eBay Fee 'Cuts' Questioned By Some

Dennis Faas's picture

eBay has announced cuts to its listing fees, but other changes mean customers may pay more for selling their goods. The fee cuts will come into force in the United States on 20 February and are likely to be extended overseas later. The biggest cuts are for items with a starting price below $25, where the fees will now be halved. Most items above $25 will now cost 20% less to list.

However, the company is increasing the proportion of the sale price taken if the item sells. For items up to $25, the fee goes up from 5.25% to 8.75%. For items costing more than $25, the seller now pays 3.5% on the excess. Previously, this had been 3.25%.

As a guideline, an item sold for $25 will now cost the seller 67 cents more than before the changes. However, an item listed at that price that doesn't sell will cost the seller 20 cents less. (Source: theregister.co.uk)

Other policy changes include free photos for all items on the search results page (previously this was a chargeable option) and removing the option for sellers to leave neutral or negative feedback.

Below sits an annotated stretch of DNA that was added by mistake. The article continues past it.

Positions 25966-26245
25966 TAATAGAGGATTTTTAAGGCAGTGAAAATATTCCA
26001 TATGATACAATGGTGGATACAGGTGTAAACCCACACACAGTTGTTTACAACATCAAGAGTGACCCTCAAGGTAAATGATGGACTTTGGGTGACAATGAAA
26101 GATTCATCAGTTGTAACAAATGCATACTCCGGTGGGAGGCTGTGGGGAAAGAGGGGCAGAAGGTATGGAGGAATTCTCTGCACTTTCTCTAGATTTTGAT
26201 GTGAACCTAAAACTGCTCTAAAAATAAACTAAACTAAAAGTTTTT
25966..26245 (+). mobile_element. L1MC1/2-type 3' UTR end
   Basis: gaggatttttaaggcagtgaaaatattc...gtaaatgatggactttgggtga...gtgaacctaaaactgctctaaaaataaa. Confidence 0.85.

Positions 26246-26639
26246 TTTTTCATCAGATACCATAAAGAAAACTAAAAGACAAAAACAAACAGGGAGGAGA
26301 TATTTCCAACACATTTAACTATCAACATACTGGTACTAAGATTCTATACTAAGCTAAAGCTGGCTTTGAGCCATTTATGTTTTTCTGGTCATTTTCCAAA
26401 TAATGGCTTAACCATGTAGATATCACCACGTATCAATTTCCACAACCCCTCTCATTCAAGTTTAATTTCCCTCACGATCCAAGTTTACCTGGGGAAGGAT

Ina Steiner of the online traders newsletter AuctionBytes said this would harm sellers as they would no longer have any way to fight back against malicious buyers. (Source: nytimes.com)

eBay have also said they'll change their search results so that sellers with poor feedback from past sales show up lower in the listing. The changes are the work of John Donahoe who will soon take over as chief executive for eBay. He believes lower listing fees will bring back sellers seduced by rivals like Amazon.

In theory, lower listing fees should boost the number of listings, which dropped during the summer of 2007. However, there's a risk that cheaper listings will encourage 'low quality' posts by people with poor customer service, those who are placing false listings to get a form of advertising, and outright fraudsters.

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